Scottish Labour leader Gray to stand down

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Scottish Labour leader Iain Gray will stand down in the autumn after a disastrous night for his party in the Holyrood election.

Labour made the announcement after the SNP won a majority of seats in the Scottish Parliament - the first time a party has achieved such a presence in the chamber.



Mr Gray only held on to his East Lothian constituency by 151 votes over SNP candidate David Berry, prompting calls for a recount.













Mr Gray said election night was "dreadful" for Labour and promised to take time to assess what happened before standing down.



Speaking to BBC Scotland, he said: "It was a dreadful night and I acknowledge that, the Labour Party has to accept that.



"The electorate have certainly spoken and given a very clear result.



"There are some very hard and fundamental lessons for the Scottish Labour Party, not least about my own responsibility in the role as leader of Labour in the Scottish Parliament.



"It is my view that we have to address some very fundamental questions about the structures and organisations of the Labour Party in Scotland.



"I want to start that process off but in the autumn I will stand down and it will be for the Labour Party to decide how we go forward from there."



Mr Gray also said he would like to offer SNP leader Alex Salmond his "unstinting congratulations" for an "absolutely remarkable achievement".









Mr Gray said he discussed the party's election collapse with Labour hierarchy in London.



He added: "I have spoken with Ed Miliband and we have agreed that we need a fundamental root and branch review of the Labour Party in Scotland and that will now happen.



"Scottish politics changed significantly last night and in essence we went from a four party system to something more like a two party system.



"The Labour Party was very much second best.



"We need to take some time in the Labour Party to consider what happened, to consider what we have to do to recognise the changed political circumstances and decide how we move forward."



Mr Gray said he accepted responsibility for the result.



He said: "We could have done better and I do accept responsibility but I think there is more happened last night than the failure of my leadership



"I think there are many different factors at play here, some very profound, some very significant.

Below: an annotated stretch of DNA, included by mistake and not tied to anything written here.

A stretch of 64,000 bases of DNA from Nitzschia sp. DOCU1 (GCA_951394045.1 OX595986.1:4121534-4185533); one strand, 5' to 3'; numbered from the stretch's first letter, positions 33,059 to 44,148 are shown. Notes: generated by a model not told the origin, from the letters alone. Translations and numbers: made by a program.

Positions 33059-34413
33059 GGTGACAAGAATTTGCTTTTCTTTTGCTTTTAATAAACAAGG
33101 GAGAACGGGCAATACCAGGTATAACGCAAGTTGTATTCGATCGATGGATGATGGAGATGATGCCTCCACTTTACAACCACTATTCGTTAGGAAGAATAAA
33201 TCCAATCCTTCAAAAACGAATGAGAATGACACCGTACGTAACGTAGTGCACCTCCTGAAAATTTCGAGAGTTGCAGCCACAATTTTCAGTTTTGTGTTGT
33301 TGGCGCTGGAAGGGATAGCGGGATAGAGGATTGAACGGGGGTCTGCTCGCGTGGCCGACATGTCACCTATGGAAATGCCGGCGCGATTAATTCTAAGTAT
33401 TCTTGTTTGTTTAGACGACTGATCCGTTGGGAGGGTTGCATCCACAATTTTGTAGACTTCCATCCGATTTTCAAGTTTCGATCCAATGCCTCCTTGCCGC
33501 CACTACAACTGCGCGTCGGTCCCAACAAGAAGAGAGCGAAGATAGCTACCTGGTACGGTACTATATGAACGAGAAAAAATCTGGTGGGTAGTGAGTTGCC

"Therefore, I do think that a root and branch review of the way we organise our political strategy is very much what is required.



"Having taken responsibility for the campaign and the result, I think it is right I take responsibility for ensuring that process takes place."











Mr Gray had previously said he would take "responsibility" for Labour's poor result and refused to be drawn on his future as leader.



Speaking after his constituency count in Haddington this morning, he said: "I am the elected leader of the Scottish Labour Party, and that gives me the responsibility - the responsibility to lead, looking at the campaign, analysing what's happened, and deciding how the party goes forward.



"That's a responsibility that I intend to undertake."



Labour's deputy leader, Johann Lamont, said Mr Gray had been a victim of a "vitriolic" campaign against him.



She praised his "integrity" and added that the party was proud of him.



She said: "He was the victim of a vitriolic campaign against him. There were relentless attacks on our leader.



"He is a man of great integrity, principle and intellect, who throughout this campaign told people how the Scottish Parliament can protect them."



Labour had a mixed election campaign, gaining support from a host of celebrity and high-profile figures such as comedian Eddie Izzard and Manchester United manager Sir Alex Ferguson.



However, Mr Gray came in for criticism after failing to speak to anti-cuts protesters on a campaign trip to Glasgow.



Mr Gray took refuge in a Subway sandwich shop after an encounter with protest group Citizens United Against Cuts to Public Services.



Mr Gray later dismissed the interruption.



Speaking afterwards, he said: "I've walked the killing fields of Cambodia and I was in Chile three days after Pinochet demitted office.



"I've been a lot of places, seen a lot of things - that certainly wasn't the worst of them."

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